The biggest problem with President Obama urging regulators to move faster on new rules for Wall Street is that neither the banks nor their regulators are on top of the huge pile of nearly 15,000 pages of regulations emanating from the 2,500-page Dodd-Frank legislation of mid-2010.

If examiners spend three to five days per week overseeing ongoing operations within a target bank, then when are they supposed to catch up with the deluge of new mandates and know what the final regulations will mean?

Global financial institutions have paid over $20 billion in fines in the past couple of years. The biggest banks have been the most heavily fined, yet most of them have several hundred personnel assigned to external compliance. They too are struggling to keep up with the volume of new proposed regulations (pity the smaller firms).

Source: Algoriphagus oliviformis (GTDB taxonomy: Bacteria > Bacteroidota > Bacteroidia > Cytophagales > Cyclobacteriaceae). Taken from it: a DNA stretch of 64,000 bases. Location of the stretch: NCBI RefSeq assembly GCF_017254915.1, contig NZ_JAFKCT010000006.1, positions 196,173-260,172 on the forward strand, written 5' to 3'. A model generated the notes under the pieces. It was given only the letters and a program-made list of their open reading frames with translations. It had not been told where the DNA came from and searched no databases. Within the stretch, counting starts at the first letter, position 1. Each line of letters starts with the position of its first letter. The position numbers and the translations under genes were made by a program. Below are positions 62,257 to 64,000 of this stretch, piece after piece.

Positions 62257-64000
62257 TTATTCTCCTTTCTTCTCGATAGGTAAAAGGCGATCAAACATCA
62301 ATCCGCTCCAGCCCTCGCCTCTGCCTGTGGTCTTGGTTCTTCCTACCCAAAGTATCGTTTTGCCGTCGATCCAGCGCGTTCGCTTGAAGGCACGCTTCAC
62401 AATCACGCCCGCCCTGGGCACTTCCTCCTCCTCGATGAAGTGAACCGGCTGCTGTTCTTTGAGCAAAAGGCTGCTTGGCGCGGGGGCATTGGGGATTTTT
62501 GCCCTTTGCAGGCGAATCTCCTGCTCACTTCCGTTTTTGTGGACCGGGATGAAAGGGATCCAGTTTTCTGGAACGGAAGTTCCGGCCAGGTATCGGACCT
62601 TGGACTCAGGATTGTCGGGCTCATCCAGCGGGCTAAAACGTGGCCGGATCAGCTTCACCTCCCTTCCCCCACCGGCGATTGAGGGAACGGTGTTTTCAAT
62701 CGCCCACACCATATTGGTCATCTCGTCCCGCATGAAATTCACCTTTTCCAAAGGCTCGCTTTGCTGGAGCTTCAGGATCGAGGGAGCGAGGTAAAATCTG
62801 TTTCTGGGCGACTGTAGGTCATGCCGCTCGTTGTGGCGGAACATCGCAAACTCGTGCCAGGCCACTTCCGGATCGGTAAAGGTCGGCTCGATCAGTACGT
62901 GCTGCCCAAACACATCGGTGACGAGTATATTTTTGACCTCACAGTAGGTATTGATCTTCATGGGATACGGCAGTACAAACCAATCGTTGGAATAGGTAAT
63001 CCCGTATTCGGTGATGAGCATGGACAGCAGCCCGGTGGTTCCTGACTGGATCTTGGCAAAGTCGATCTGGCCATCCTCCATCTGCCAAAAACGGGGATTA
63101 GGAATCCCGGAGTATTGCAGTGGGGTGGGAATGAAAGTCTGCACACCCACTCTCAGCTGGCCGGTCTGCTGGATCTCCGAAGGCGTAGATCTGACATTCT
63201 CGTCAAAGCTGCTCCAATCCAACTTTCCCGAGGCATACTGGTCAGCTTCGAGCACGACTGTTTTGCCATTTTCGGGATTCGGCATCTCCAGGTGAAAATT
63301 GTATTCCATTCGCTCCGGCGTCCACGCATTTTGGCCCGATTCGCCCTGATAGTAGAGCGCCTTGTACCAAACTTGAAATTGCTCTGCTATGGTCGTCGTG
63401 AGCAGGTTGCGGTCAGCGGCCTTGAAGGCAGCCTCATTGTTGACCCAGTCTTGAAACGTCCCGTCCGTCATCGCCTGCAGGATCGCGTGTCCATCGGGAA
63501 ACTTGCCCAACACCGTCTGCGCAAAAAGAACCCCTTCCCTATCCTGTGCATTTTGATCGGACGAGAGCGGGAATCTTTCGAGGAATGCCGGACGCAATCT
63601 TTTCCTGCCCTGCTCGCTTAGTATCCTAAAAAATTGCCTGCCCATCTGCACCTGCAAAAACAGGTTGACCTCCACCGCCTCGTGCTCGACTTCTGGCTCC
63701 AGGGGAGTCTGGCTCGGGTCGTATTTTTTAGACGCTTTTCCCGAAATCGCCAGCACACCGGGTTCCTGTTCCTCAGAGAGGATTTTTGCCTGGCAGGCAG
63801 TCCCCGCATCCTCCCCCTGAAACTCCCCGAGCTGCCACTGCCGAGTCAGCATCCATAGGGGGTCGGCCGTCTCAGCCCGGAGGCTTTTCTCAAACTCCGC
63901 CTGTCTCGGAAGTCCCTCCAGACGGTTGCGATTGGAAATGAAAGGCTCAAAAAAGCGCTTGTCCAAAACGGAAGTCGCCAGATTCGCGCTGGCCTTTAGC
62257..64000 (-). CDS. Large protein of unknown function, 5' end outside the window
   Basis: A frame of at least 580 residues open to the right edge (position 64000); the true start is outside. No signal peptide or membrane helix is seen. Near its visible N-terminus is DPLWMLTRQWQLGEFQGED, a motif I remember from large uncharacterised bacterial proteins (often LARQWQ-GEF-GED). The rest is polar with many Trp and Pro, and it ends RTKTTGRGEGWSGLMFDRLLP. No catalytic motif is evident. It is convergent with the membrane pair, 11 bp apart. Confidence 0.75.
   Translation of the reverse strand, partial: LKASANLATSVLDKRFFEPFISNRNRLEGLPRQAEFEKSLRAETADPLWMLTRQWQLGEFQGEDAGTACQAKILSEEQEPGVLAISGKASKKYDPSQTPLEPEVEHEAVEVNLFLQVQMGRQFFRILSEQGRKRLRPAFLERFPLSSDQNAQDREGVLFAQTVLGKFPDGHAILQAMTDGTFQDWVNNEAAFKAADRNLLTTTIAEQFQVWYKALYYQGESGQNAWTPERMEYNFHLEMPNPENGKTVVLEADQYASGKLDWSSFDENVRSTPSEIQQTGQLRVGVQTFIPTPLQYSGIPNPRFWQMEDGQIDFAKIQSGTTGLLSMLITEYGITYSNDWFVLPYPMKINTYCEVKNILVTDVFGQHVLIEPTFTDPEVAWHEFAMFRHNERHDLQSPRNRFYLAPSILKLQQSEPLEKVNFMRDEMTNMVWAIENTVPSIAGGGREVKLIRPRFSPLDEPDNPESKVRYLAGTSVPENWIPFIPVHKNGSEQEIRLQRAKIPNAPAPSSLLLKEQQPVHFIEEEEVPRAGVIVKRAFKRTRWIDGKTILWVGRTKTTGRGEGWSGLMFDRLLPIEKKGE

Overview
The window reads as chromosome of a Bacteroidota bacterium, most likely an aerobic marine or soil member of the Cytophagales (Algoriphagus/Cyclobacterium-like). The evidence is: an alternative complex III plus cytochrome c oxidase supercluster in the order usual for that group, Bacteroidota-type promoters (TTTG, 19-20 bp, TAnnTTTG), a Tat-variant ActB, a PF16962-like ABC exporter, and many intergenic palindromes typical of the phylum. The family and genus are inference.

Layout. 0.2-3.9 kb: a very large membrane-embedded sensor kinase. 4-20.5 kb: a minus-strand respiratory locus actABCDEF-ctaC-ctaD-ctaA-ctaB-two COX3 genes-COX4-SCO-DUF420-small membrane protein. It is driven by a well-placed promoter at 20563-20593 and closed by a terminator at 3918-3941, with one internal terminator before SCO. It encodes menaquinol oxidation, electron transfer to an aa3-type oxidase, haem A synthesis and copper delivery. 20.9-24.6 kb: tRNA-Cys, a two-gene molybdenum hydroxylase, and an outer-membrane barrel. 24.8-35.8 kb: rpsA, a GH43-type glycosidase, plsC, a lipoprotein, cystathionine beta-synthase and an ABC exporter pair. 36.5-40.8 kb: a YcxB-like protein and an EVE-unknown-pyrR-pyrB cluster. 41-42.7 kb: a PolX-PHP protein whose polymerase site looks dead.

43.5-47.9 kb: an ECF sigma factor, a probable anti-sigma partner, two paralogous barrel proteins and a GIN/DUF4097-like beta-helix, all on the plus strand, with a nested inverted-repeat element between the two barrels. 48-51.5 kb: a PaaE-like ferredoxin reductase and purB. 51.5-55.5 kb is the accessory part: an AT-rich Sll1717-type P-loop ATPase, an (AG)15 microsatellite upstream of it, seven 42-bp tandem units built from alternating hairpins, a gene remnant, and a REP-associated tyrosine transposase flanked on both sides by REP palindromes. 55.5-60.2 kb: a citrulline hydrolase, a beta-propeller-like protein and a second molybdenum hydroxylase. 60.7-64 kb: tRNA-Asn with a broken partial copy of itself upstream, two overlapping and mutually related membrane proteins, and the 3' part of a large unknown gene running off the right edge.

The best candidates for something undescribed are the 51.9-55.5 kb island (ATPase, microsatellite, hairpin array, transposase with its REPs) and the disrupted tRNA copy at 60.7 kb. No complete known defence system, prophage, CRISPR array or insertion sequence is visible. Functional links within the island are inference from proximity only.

The really big mistakes made recently by major banks focus more on failures with internal controls rather than with identifying a cabal of get-rich-quick criminals within their organizations.

The Obama administration should take a view similar to the one they have taken on health care. Rather than rush forward with the remaining nearly 55 percent of the Dodd-Frank mandates, let’s call for a pause.

It is important to have a debate on whether banks should make most of their income with trading activities and the risks, known or estimated, to the global financial structure.
Let’s also have a discussion as to which laws and regulations give the federal government the right to invade the board room of any company and demand to see their strategy, plans, procedures and internal evaluations of key risks to that strategy.

James is executive director of the Center for Global Governance, Reporting and Regulation at Pace University’s Lubin School of Business in New York. He is also program director of Pace University's Certified Compliance and Regulatory Professional certificate program.